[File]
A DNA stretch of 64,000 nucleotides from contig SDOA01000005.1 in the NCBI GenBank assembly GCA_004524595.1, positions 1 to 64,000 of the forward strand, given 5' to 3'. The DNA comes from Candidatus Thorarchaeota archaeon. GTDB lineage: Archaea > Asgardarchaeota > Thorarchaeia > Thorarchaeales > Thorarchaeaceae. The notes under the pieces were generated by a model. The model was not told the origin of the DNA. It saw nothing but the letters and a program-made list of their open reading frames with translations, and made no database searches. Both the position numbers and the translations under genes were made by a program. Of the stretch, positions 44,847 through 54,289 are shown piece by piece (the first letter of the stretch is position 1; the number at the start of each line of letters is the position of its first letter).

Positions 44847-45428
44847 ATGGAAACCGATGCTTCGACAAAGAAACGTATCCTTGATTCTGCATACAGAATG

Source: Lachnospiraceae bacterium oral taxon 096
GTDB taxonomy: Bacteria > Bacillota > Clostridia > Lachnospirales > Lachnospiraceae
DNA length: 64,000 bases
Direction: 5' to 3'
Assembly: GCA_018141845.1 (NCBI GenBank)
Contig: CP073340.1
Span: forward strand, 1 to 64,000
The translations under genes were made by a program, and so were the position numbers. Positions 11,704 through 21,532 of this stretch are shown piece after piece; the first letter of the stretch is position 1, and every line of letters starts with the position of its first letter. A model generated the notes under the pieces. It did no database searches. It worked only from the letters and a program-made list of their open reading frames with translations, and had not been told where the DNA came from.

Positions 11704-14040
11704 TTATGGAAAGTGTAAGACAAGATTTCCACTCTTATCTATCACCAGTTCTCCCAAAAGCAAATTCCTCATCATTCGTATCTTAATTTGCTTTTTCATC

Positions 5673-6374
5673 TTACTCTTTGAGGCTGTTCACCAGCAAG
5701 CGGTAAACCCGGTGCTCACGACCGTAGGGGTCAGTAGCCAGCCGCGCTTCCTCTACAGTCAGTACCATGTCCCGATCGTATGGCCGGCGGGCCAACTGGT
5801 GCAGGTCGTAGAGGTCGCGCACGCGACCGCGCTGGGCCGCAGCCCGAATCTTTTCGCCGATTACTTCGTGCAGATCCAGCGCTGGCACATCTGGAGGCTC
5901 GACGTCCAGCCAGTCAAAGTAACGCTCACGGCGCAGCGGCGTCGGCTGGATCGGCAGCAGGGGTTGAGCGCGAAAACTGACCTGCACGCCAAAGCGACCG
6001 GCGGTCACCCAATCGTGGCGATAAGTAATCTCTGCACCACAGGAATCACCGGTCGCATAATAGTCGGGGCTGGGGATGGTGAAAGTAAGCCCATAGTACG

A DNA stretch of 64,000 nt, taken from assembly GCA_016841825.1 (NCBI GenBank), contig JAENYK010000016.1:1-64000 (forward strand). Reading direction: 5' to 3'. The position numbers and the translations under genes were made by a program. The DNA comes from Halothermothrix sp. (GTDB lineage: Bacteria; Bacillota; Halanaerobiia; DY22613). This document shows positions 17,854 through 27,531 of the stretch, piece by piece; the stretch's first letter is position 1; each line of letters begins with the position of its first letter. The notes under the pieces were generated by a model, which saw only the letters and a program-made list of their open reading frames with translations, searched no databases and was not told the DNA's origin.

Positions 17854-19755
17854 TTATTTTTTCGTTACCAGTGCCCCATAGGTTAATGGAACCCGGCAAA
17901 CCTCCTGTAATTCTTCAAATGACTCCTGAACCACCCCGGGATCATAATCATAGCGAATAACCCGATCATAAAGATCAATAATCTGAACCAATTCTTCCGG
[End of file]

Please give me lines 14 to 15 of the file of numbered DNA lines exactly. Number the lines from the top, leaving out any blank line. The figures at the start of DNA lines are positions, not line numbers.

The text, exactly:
Positions 5673-6374
5673 TTACTCTTTGAGGCTGTTCACCAGCAAG